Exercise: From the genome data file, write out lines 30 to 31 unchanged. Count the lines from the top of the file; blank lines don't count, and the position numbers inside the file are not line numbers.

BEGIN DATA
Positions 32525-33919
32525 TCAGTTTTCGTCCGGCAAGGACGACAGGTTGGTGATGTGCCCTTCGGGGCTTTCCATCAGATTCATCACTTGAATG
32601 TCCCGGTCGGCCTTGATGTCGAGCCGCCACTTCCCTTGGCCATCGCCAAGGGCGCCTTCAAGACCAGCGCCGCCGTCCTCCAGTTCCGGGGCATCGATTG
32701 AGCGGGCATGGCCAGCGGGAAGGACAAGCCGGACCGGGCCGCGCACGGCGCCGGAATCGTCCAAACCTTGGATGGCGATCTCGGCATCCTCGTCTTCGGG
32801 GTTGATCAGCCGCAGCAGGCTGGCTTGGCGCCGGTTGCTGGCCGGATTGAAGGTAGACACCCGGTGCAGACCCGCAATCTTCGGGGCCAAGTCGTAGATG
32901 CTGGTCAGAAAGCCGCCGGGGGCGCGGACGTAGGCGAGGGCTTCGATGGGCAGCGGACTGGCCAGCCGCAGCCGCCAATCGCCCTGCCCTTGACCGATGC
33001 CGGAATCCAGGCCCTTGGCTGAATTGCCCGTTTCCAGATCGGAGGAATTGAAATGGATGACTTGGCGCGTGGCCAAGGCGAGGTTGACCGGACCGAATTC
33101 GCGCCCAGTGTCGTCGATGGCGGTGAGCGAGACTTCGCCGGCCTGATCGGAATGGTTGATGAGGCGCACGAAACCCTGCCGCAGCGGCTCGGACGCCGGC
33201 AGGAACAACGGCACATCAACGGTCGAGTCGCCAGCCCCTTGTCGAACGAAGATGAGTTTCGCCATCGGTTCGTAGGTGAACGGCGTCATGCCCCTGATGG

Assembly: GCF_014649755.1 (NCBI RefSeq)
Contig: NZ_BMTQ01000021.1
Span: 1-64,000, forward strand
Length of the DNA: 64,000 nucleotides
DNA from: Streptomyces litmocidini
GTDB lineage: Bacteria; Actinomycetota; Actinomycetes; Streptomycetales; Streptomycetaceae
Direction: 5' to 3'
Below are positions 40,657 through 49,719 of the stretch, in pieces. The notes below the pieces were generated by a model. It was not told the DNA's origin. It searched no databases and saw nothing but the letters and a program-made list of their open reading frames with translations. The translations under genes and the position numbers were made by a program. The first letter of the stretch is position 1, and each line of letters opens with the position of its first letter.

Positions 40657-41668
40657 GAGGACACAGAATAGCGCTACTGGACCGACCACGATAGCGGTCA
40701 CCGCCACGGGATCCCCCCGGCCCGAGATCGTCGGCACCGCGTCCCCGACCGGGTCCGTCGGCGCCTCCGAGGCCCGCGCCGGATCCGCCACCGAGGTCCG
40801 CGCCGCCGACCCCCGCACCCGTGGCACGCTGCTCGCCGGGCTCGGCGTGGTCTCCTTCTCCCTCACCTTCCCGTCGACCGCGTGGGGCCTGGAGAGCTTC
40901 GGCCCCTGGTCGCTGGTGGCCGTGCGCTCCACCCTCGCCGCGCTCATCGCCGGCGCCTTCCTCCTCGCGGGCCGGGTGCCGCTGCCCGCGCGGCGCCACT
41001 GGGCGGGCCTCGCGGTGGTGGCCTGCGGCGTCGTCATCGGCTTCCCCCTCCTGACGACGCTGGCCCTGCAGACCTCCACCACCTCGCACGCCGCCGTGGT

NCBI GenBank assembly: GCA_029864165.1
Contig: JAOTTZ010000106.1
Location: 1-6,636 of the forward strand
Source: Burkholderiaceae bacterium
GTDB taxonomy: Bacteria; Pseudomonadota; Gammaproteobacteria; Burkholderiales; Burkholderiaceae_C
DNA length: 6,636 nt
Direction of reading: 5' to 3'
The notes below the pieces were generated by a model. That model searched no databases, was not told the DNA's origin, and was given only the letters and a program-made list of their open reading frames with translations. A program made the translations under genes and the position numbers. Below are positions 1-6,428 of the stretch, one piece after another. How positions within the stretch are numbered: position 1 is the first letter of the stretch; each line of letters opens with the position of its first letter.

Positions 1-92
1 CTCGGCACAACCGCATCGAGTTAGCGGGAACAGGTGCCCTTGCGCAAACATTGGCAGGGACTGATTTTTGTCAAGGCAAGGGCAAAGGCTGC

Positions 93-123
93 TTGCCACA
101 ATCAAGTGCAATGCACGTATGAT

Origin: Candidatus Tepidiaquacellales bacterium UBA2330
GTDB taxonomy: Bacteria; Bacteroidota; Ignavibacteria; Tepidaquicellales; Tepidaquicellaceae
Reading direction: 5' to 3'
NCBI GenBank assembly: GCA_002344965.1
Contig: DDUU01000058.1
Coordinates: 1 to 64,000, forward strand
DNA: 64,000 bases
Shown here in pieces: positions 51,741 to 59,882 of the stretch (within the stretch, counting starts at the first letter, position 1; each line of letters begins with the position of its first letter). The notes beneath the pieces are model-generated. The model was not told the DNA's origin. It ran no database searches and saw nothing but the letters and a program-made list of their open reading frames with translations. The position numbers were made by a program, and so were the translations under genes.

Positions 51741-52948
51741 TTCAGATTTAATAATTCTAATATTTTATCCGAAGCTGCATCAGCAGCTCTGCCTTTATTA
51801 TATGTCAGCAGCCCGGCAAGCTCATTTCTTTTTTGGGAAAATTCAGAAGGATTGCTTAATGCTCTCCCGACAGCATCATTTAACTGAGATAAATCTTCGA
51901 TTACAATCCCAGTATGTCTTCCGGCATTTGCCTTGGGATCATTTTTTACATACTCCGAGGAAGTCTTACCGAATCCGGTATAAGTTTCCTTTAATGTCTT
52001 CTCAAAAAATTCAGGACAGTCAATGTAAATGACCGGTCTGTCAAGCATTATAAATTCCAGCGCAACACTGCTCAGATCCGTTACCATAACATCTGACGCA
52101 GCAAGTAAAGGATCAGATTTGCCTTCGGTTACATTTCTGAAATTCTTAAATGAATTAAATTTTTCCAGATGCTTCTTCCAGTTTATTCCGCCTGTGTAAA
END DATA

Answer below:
Direction of reading: 5' to 3'
The notes below the pieces were generated by a model. That model searched no databases, was not told the DNA's origin, and was given only the letters and a program-made list of their open reading frames with translations. A program made the translations under genes and the position numbers. Below are positions 1-6,428 of the stretch, one piece after another. How positions within the stretch are numbered: position 1 is the first letter of the stretch; each line of letters opens with the position of its first letter.